Centers and Institutes
- Alliance for Catholic Education
- Gender Studies
- Kaneb Center for Teaching and Learning
- Kroc Institute for International Peace Studies
- Institute for Latino Studies
- Mendoza College of Business, Master of Nonprofit Administration Program
- Nanovic Institute for European Studies
- Project Upward Bound, Office of Special Instructional Projects and Activities
- University Writing Program
The information below is based on Summer 2009. Summer 2010 information will be available March, 2010.
Alliance for Catholic Education
MASTER OF EDUCATION PROGRAM:
Director: Thomas L. Doyle, Ph.D.
Program Tel. (574) 631-9779
The Master of Education Program is sponsored by the Alliance for Catholic Education, which solicits applicants for the program during the academic year. Courses in the program are restricted solely to students admitted to the program through an admissions process that is administered jointly by the Alliance for Catholic Education and the Master of Education Program. Participants in the program take coursework at Notre Dame during two summers, do supervised teaching in Catholic schools in the southern United States for two years, and participate in distance-learning experiences during the two years of supervised teaching. Graduation with the master of education degree occurs after the completion of all coursework with at least a 3.0 average, completion of supervised teaching with at least a 3.0 average, documentation of instructional proficiency and student classroom learning as evidenced by a portfolio documenting professional growth over the course of the program.MARY ANN REMICK LEADERSHIP PROGRAM:
Director: Rev. Ronald J. Nuzzi, Ph.D.
Program Tel.: (574) 631-7730
The Mary Ann Remick Leadership Program in the Alliance for Catholic Education provides an intensive, 26-month experience encompassing the dispositions of becoming a professional administrator, fostering school community, and ongoing spiritual formation. The program awards a Master of Arts degree in Educational Administration, and successful completion results in state certification for service as a school principal. Courses are taken at Notre Dame during three summers and via distance-learning during the intervening academic year. Teaching experience is required for admission. Students must be accepted into the leadership program in order to enroll in leadership courses.
ENGLISH AS A NEW LANGUAGE (ENL) PROGRAM:
Director: Joyce W. Johnstone, Ph.D.
The Teachers of English as a New Language (ENL) is designed for Catholic school teachers who are experiencing a growing number of English language learners in their schools. It culminates in certification for ENL or ESL. The program for teachers of English language learners has been designed as a 12-month, 18-credit-hour cohort model. Candidates come to campus for 16 days in July for orientation and the first two courses. The two summer courses must be taken prior to any other courses. However, candidates could choose to take only the Internet courses (3 credits each) one year in fall and spring, and the practicum courses (3 credits each) the following year
TEACHING EXCEPTIONAL CHILDREN (TEC) PROGRAM:
Director: Joyce W. Johnstone, Ph.D.
The Teaching Exceptional Children (TEC) program is designed for Catholic school teachers who wish to develop skills to meet the needs of children with mild to moderate disabilities in an inclusionary classroom. It culminates in certification for Teachers of Students with Exceptional Needs: Mild Interventions. The program for teachers has been designed as a 12-month, 18-credit-hour cohort model. Candidates come to campus for 16 days in the middle of June for orientation and the first two courses. The two summer courses must be taken prior to any other courses. However, candidates could choose to take only the Internet courses (3 credits each) one year in fall and spring, and the practicum courses (3 credits each) the following year.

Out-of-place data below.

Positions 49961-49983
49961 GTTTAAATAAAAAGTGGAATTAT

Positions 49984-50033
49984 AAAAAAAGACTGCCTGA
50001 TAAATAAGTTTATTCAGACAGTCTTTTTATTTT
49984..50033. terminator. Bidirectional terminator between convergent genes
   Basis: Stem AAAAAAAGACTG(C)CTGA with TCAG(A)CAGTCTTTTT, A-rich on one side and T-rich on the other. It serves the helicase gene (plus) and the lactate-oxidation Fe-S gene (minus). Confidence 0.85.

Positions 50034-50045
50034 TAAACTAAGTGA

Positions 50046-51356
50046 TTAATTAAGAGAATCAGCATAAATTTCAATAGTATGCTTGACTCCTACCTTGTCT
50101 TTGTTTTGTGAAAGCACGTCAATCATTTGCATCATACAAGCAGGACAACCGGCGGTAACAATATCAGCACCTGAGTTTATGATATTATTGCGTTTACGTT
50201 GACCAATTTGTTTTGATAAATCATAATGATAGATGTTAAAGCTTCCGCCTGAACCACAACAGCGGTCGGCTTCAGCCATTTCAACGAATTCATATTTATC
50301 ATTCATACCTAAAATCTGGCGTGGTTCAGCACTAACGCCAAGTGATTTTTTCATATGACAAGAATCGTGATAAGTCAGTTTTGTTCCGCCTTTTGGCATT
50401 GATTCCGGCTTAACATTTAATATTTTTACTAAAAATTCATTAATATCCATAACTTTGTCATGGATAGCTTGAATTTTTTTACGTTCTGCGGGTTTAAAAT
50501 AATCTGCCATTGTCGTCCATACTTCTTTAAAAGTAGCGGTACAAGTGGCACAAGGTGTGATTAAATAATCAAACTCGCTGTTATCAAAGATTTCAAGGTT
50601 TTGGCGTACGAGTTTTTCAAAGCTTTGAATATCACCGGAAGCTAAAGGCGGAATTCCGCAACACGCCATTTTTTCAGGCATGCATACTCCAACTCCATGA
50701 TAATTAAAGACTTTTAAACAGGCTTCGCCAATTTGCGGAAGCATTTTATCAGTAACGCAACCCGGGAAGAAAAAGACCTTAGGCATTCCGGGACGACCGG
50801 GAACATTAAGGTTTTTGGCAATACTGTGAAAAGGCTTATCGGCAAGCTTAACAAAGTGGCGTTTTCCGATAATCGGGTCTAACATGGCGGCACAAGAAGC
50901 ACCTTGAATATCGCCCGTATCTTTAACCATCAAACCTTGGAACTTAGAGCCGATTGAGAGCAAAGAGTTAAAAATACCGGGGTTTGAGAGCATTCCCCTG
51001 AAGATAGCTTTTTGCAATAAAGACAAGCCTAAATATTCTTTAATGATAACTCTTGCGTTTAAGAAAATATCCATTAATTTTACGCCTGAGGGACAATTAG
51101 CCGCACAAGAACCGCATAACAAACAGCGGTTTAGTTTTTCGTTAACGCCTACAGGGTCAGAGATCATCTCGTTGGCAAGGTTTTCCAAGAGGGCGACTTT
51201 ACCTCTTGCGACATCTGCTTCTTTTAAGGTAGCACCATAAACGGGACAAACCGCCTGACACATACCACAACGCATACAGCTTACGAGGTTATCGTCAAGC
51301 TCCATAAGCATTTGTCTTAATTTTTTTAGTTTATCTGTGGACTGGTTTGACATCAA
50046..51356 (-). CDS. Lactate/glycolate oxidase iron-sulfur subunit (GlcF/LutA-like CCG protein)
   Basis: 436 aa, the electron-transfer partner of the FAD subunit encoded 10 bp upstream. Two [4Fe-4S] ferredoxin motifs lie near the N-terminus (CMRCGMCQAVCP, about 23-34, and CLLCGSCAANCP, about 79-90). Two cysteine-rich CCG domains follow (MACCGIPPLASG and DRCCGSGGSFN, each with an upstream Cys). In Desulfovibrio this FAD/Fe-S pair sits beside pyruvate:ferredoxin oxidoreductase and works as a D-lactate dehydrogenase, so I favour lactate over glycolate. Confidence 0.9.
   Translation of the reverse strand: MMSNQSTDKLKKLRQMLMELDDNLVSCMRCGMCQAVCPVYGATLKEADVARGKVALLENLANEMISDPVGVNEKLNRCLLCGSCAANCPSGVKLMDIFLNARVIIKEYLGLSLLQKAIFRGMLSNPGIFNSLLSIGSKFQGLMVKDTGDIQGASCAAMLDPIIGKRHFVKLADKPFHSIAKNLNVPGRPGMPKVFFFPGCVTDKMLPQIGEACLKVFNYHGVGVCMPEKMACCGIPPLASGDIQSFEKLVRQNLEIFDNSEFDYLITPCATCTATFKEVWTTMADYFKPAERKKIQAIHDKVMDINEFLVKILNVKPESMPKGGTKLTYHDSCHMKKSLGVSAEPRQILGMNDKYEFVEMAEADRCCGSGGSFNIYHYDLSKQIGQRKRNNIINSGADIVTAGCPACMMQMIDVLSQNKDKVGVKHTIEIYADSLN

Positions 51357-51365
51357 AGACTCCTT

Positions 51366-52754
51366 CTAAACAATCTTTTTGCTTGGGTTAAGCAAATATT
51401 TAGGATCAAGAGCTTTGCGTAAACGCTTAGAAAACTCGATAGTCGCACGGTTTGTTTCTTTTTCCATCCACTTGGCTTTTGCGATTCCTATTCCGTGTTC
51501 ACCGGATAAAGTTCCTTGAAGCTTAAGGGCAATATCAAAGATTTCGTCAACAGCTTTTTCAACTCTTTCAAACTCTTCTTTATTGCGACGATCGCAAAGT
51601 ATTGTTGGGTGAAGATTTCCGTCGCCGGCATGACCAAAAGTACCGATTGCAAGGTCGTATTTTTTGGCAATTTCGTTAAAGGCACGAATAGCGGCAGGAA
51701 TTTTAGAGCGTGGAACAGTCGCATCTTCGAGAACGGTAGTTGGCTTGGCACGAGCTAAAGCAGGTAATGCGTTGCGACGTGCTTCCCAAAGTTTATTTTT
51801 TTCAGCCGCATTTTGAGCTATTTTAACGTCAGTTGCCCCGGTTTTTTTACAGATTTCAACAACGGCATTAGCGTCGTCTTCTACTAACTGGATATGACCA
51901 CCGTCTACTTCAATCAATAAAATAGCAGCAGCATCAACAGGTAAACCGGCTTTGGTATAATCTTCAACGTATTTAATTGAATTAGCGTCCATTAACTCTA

Pamela Wojcik, Ph.D.
Program Coordinator: Linnie Caye
Gender studies is an interdisciplinary academic program that analyzes the significance of gender - and the cognate subjects of sex, sexuality, race, ethnicity, class, and nationality - in all areas of human life. Gender studies illuminate how gender and its cognates inflect the experiences of individuals, as well as the development of practices and institutions. The gender studies supplementary major and minor provide the intellectual framework in which the analysis of gender and its cognates can be creatively and critically applied to the arts and humanities, the natural and social sciences, the professions and the workplace, and one’s personal, familial, and civic life. Alongside our diverse array of courses drawn from across the University, our summer internship and academic-credit internship programs emphasize the holistic and practical life applications of a gender studies education at Notre Dame.
Students in the supplementary major are required to complete 24 credit hours distributed as follows: Introduction to gender studies, GSC 10001/20001 (3 credits); Introduction to Feminist and Gender Theory, GSC 10002/20002 (3 credits); one gender studies diversity course (3 credits); one gender studies humanities course (3 credits); one gender studies social science course (3 credits); Gender Studies Senior Internship, GSC 45001 01 or Gender Studies Senior Thesis, GSC 4800101 (3 credits); plus two other gender studies courses (6 credits).
Students in the minor are required to complete 15 credit hours distributed as follows: one introductory gender studies course, either Introduction to Gender Studies, GSC 10001/20001 or Introduction to Feminist and Gender Theory, GSC 10002/20002 (3 credits), plus four other gender studies courses (12 credits).
Kaneb Center for Teaching and LearningInterim Director: Kevin Barry, Ph.D.
SUMMER COURSES FOR TEACHING ASSISTANTS
The Kaneb Center for Teaching and Learning works with Notre Dame colleges and departments to offer summer graduate courses on college and university teaching. The courses carry academic credit, and are developed in light of the most recent studies on achieving excellence in teaching and scholarship. They are designed to familiarize graduate students with the issues involved in good teaching, enhance their teaching at Notre Dame, and help prepare them for career positions in post-secondary education.
RESEARCH EXPERIENCE FOR TEACHERS PROGRAM